Whenever the year comes to close, we’re ready to jump into making our new year’s resolutions. But before you set goals for the new year – especially financial ones – make sure you’ve mapped out your year-end financial plan. Think of it as a health checkup of your finances where you take a long hard look at your assets as well as your liabilities and determine what adjustments you need to make in the coming year.

Here's a checklist for a your year-end financial planning with 4 main categories: Health and Wellness Planning, Savings and Investment Planning, Comprehensive Tax Planning and Pro-active Planning

Health and Wellness Planning

  1. Use up your flexible spending account (FSA) funds.  FSA Account (Flexible Spending Arrangement) is a special account that you use to pay for certain out-of-pocket health care costs, such as medical and dental expenses, over-the-counter prescription medications; or medical equipment, and diagnostic devices. Year-end is also a good time to calculate your FSA allotment for next year, based on your current excess or deficit.  If you're not using an FSA or any of the additional types, evaluate your health care costs for the year to see if setting up for the incoming year would be a good move.
  2. Make changes in your Medicare coverage. Upon receipt of your Annual Notice of Change (ANOC) and/or Evidence of Coverage (EOC) from your plan provider, review them for any changes in the costs, benefits, and/or rules for the upcoming year. Even if you are satisfied with your current Medicare plan, it could be wise to look at other Medicare options in your area that could better suit your needs in the coming year. If you are not happy with a Medicare Advantage Plan you’ve chosen during Fall Open Enrolment, you can un-enroll from it during the Medicare Advantage Disenrollment Period (MADP).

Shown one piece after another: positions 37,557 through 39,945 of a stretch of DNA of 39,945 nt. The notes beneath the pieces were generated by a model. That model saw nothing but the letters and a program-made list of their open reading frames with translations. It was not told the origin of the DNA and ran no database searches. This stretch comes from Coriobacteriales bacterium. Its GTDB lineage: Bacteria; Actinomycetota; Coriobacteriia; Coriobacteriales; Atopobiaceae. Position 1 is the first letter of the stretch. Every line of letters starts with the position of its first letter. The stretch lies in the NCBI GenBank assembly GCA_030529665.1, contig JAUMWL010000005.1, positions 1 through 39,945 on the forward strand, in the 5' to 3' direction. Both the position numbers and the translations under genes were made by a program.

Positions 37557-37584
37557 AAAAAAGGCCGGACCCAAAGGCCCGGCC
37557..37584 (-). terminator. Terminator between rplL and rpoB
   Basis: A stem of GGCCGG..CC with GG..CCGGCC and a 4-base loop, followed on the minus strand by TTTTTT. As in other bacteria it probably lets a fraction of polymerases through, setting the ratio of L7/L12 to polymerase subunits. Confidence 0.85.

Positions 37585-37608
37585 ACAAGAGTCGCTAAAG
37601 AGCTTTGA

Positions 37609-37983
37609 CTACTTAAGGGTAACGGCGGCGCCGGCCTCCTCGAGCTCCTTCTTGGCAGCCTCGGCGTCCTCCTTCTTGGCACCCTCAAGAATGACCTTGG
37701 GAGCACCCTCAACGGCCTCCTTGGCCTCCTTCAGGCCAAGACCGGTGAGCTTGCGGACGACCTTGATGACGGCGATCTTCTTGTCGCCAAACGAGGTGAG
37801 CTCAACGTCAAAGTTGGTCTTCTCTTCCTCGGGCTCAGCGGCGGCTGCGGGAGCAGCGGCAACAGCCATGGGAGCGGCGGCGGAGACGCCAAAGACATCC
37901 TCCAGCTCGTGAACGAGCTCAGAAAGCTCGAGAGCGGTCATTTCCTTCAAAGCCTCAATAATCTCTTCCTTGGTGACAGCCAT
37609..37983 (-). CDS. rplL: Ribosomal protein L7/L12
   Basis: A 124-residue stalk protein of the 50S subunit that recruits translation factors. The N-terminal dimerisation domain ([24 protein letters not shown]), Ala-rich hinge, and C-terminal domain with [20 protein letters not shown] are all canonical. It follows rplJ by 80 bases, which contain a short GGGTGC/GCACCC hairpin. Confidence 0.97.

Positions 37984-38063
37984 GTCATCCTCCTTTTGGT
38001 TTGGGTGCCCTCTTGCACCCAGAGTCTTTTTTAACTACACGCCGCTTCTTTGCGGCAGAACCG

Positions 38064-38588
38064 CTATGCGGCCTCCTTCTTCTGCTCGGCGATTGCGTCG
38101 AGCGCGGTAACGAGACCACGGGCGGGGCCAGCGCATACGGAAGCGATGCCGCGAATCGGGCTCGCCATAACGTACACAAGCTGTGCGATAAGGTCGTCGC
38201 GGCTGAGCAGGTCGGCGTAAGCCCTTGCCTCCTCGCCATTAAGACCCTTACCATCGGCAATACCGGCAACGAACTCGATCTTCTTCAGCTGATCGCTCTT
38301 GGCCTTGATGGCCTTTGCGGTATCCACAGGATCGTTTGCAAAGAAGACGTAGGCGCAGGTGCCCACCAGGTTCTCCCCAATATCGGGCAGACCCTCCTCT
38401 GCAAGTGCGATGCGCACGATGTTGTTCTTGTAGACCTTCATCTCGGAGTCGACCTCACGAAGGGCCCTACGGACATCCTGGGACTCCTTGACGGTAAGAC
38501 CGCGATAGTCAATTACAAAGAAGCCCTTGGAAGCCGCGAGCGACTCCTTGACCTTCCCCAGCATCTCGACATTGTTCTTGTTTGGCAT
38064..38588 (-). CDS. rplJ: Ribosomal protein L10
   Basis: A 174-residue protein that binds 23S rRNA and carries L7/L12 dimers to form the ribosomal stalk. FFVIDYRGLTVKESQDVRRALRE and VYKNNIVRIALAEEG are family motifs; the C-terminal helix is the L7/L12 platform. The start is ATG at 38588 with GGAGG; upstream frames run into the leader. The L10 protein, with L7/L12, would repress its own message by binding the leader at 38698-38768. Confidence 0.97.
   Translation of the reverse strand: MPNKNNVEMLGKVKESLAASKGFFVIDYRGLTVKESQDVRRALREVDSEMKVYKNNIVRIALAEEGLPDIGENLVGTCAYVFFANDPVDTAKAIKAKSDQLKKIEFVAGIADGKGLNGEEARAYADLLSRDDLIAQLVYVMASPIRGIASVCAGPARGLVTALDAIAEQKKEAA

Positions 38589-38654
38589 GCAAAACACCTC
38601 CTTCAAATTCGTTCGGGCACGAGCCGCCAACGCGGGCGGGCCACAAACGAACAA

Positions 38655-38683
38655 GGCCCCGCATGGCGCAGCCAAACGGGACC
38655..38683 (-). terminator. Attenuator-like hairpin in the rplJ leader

Savings and Investment Planning

  1. Review your retirement contributions. Review how much you have contributed to your traditional 401(k) or your workplace retirement accounts to maximize your contributions to these tax-advantaged retirement savings accounts. If you're not matching your employer contribution, consider increasing yours to a match level beginning next year. If you've already maxed out your match, see if you can further increase your individual contribution to avail of further tax advantages. No 401(k)? You may be able to save for retirement by drawing a traditional IRA plan from the coming year.
  2. Consult your financial adviser on setting up a tax-free savings account (TFSA) or contributing to registered retirement savings plans (RRSP). They are good savings instruments that would serve you well in the future.
  3. Contribute to 529 College Savings Plans (Fund 529 Plans) for your children, grandchildren, or others. Thirty-three states offer a full or partial tax deduction or credit for 529 plan contributions. Take advantage of annual gift exclusions to qualify for any state tax deductions on your annual tax return by contributing to this fund.